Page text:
This article originally appeared in Christie’s International Real Estate’s lifestyle blog Luxury Defined.
A brand new distillery and a recent landmark Christie’s sale have shone a spotlight on this highly collectable whisky
One of the key factors in the quality of The Macallan comes from its superb oak casks. It is said that 80 percent of a whisky’s character comes from the material it is aged in, and at The Macallan the quality of the wood is unmistakable. Matured mainly in old oloroso sherry casks, The Macallan has introduced a number of different finishing casks to its range, with bourbon and other barrels now used to finish the whisky.
“Our reputation is characterized by the exceptional oak casks for which The Macallan is renowned,” says Geoff Kirk, Head of Brand Development, The Macallan. “Sourced, crafted, toasted, and seasoned under the watchful eye of The Macallan Master of Wood, the hand-picked casks are delivered to the demanding specifications of The Macallan Master Distiller and his team.”
The quality of the whisky is dependent on the character of the oak casks it is matured in, as well as the quality of the ‘new make’ spirit distilled from water, yeast, and barley. Photograph: Joas Souza.
The Macallan uses three types of cask for its trio of expressions and spends more per unit on sourcing, crafting, seasoning, and caring for barrels than any other distillery. “With up to 80 percent of The Macallan’s final character and flavour determined by cask quality, the oak cask is the most prominent factor in ensuring and delivering the quality and style of our single malt,” says Kirk.
‘Our reputation is characterized by the exceptional oak casks for which The Macallan is renowned”
Sherry Oak expressions use exclusively European sherry-seasoned casks, which create a richness and flavours of dried fruit—classic The Macallan style—while the Double Cask expression unites hand-picked American and European oloroso sherry-seasoned oak barrels. Finally, for the Triple Cask Matured expression, a complex character is drawn from European and American sherry-seasoned and ex-bourbon American oak casks. “This unique combination of oaks produces a Highland whisky with a distinct freshness and vibrant citrus, lightly oak, and with velvety cocoa and wood spice,” says Kirk.
Vast copper stills at The Macallan distillery develop the whisky and create the alcohol content during the first stage of production, before a second phase takes place in “curiously small stills,” concentrating and enhancing the flavour. Photograph: Simon Price/PA Wire.
“The Macallan features throughout our sales at Christie’s, with the limited, numbered bottlings commanding exceptionally high prices,” says Chris Munro, Head of Wine Department, the Americas. “A new kind of collector has emerged in the last three or four years, who views these often extremely rare, single-cask bottlings as secure investment vehicles. Prices have risen accordingly, and the distillery is now our leading selling spirit.”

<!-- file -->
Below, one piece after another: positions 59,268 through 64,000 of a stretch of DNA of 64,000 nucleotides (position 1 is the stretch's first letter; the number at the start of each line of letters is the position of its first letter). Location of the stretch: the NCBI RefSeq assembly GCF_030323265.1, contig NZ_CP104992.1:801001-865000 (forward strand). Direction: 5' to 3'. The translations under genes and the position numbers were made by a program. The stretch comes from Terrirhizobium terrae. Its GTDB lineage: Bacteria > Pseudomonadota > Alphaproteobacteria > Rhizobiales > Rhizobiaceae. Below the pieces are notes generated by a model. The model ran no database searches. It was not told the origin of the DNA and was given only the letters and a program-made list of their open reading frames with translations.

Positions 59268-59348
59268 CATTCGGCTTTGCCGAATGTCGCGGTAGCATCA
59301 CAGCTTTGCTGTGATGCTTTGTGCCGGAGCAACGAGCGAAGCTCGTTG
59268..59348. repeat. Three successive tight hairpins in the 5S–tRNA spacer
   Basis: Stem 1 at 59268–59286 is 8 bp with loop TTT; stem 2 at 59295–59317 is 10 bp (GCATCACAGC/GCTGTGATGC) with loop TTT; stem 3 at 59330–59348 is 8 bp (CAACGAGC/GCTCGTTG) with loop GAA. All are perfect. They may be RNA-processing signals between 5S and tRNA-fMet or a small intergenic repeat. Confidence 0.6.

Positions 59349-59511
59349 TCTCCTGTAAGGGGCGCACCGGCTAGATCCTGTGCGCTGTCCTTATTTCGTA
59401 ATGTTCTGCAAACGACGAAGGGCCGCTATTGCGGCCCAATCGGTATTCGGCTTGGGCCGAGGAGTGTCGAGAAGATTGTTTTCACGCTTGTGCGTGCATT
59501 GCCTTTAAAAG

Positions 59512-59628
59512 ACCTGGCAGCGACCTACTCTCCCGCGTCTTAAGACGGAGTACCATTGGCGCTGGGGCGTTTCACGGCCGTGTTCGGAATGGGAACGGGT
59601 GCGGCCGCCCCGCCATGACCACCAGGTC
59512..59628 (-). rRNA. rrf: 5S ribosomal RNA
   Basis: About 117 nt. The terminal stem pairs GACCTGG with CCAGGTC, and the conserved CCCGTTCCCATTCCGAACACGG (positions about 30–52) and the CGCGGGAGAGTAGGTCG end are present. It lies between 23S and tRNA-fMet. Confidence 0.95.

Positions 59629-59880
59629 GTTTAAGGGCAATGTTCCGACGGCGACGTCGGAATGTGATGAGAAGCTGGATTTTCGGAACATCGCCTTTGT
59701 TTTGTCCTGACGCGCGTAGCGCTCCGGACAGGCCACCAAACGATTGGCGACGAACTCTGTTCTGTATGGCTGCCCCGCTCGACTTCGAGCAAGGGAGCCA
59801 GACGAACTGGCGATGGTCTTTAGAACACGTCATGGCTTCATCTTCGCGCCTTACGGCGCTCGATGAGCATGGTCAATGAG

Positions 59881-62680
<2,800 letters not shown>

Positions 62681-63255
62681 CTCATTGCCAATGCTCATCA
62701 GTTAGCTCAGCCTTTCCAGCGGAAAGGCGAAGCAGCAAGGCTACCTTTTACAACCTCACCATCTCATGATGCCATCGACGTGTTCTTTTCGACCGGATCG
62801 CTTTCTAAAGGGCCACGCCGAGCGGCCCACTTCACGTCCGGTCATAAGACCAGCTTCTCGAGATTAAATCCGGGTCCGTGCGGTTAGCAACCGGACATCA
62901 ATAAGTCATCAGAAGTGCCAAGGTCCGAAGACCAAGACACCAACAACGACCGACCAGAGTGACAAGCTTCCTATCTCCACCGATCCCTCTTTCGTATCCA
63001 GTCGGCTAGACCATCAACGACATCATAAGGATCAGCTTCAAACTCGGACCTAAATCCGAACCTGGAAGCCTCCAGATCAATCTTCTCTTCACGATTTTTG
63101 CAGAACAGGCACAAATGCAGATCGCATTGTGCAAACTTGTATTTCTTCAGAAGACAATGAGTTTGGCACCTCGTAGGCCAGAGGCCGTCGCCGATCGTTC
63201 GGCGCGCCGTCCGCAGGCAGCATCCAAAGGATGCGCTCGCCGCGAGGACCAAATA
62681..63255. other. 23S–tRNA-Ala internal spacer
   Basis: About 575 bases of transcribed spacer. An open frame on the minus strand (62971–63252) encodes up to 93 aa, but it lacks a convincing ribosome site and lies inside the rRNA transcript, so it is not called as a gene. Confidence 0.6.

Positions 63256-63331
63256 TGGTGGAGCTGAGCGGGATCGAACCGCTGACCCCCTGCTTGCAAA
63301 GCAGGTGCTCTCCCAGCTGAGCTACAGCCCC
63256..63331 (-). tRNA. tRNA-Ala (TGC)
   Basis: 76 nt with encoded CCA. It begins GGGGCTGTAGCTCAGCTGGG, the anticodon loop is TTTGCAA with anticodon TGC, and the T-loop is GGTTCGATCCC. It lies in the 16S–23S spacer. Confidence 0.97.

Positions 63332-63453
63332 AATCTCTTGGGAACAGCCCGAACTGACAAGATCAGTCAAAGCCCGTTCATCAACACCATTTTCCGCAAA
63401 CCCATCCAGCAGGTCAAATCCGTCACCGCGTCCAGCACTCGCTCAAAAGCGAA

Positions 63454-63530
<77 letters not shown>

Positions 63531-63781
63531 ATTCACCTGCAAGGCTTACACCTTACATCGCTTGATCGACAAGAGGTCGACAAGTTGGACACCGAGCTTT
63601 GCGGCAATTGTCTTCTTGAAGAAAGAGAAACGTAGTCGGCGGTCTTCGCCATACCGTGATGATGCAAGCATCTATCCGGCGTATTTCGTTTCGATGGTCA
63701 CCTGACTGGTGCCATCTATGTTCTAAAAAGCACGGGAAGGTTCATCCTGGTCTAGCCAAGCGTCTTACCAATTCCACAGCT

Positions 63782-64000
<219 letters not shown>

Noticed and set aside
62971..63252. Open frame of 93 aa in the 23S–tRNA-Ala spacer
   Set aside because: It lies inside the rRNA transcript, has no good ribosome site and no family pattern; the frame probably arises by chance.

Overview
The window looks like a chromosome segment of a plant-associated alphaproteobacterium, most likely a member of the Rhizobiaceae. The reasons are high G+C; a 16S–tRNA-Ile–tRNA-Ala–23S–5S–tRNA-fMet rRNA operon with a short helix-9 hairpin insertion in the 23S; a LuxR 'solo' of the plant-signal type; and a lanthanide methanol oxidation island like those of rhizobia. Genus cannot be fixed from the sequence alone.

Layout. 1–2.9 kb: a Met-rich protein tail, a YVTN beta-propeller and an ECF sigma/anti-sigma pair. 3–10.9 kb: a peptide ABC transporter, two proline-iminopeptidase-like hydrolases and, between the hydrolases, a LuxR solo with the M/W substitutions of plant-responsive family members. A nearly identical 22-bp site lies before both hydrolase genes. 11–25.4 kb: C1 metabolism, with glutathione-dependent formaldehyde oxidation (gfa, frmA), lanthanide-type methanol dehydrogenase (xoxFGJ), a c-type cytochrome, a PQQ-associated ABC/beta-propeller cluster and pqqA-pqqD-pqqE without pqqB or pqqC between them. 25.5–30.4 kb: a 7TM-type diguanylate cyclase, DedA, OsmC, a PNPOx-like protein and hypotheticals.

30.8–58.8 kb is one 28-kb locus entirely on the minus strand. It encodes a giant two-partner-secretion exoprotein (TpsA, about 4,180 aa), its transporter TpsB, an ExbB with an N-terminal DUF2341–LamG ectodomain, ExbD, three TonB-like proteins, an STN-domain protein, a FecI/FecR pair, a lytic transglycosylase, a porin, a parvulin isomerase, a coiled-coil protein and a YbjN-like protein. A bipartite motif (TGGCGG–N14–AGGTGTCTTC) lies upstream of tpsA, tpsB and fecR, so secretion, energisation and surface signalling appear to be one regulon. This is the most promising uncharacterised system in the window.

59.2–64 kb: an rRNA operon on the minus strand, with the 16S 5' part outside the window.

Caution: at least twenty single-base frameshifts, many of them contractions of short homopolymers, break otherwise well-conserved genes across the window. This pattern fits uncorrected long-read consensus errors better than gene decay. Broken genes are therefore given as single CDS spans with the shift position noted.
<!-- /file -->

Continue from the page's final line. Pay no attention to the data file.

The Macallan Club, a bar area within The Macallan distillery’s visitor experience, allows guests to take in the architecture and savor the renowned single malt. Photograph: Joas Souza.
Indeed, a 1926 bottle of The Macallan whisky sold for £1.2 million ($1.53 million) in Christie’s Finest & Rarest Wines & Spirits sale on 29 November in London, a record for whisky sales. One of only 40 to be released by the distillery, its label uniquely hand-painted by the Irish artist Michael Dillon.
A bottle of The Macallan 1926 with a label hand-painted by the Irish artist Michael Dillon went under the hammer at Christie’s London last month, fetching £1.2 million ($1.53 million).
“This 1926 92-year-old bottle of The Macallan is very rare, so it is exciting to see it come to market and establish another auction record for single malt scotch. The Macallan is renowned for its quality and desirability, and the Christie’s auction marks a significant achievement,” says Scott McCroskie, Managing Director, The Macallan.
A New Home
Officially founded by Alexander Reid in 1824, The Macallan is one of the oldest legally licensed whisky distilleries in Scotland. The area where it stands was originally named Maghellan, from the Gaelic word ‘magh,’ meaning fertile ground. This year, a new distillery opened its doors on the site, designed by acclaimed architects Rogers Stirk Harbour + Partners. Built into the slope of the land on The Macallan’s Easter Elchies estate near Craigellachie in Moray, Scotland, an undulating roof completes the dramatic but harmonious design.
Plans for the new distillery conceived by architects Rogers Stirk Harbour + Partners, which was designed to blend in with the Speyside landscape. Image: Rogers Stirk Harbour + Partners.
“It was especially important to minimize the visual impact of the building on the Speyside landscape,” says Kirk. “By covering it with grass and flowers, it not only fulfils this but maximizes the dramatic effect and aesthetic beauty of the distillery.”
More than 14,000 square meters (150,695 sq ft) of turf was used to cover the undulating roof, which Kirk says embodies the rolling hills of the Scottish countryside, and blends seamlessly into the landscape of the Craigellachie cliffs. To keep the turf from drying out in the summer, water from the River Spey is used to irrigate it.
Written by, Emilee Tombs, Associate Editor of Luxury Defined